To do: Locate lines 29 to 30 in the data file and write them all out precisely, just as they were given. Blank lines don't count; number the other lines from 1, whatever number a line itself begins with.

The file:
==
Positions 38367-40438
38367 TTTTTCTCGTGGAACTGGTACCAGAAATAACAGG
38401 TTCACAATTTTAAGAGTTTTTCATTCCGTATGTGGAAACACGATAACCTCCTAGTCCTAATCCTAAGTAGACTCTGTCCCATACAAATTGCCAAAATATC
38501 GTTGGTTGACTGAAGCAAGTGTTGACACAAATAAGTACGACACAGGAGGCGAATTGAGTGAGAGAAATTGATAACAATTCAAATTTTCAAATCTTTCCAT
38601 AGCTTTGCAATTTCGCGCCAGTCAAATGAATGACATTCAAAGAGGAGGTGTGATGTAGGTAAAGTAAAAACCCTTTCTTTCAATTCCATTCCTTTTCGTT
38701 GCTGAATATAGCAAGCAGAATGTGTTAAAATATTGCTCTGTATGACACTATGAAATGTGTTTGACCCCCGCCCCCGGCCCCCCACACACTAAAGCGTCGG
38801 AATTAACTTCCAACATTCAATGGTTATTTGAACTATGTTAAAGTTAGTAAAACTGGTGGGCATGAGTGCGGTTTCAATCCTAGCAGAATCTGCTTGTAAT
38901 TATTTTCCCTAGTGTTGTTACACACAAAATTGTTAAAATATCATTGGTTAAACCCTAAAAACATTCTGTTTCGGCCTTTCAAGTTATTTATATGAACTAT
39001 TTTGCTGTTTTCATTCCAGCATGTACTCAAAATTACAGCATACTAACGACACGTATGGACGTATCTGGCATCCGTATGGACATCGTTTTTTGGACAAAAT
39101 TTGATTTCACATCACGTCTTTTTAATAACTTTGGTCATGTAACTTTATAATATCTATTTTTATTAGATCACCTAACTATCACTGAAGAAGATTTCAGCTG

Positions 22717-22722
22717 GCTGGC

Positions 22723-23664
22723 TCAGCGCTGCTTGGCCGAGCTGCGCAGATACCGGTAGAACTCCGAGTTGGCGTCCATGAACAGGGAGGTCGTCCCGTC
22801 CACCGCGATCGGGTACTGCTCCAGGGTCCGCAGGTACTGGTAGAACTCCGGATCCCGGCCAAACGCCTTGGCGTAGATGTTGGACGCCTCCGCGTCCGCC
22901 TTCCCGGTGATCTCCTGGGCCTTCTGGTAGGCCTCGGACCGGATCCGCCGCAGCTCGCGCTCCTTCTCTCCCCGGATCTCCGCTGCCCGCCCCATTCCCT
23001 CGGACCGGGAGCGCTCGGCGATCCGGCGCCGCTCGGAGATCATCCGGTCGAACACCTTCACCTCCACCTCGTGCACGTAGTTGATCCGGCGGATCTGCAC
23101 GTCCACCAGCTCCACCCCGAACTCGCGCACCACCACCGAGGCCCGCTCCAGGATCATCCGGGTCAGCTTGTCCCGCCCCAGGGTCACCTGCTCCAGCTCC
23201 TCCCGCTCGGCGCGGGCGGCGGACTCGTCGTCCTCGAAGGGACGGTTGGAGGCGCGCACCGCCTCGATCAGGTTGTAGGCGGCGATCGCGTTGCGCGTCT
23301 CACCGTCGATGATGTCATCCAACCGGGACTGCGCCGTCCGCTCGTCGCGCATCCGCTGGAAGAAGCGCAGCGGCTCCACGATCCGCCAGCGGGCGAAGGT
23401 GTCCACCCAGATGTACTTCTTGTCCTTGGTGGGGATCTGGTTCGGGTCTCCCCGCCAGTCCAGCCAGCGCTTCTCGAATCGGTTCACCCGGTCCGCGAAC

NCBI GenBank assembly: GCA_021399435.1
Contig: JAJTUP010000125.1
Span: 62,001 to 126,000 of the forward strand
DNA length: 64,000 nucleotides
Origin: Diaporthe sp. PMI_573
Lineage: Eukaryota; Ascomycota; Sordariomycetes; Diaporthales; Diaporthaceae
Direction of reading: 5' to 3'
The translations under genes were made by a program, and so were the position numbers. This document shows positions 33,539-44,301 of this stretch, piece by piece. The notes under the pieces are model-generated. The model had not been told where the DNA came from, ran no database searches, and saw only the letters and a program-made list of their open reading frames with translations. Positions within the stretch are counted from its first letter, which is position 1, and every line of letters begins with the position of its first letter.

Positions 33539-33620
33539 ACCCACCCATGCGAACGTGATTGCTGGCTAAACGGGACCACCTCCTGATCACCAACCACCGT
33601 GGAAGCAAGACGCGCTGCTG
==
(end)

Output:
The translations under genes were made by a program, and so were the position numbers. This document shows positions 33,539-44,301 of this stretch, piece by piece. The notes under the pieces are model-generated. The model had not been told where the DNA came from, ran no database searches, and saw only the letters and a program-made list of their open reading frames with translations. Positions within the stretch are counted from its first letter, which is position 1, and every line of letters begins with the position of its first letter.

Positions 33539-33620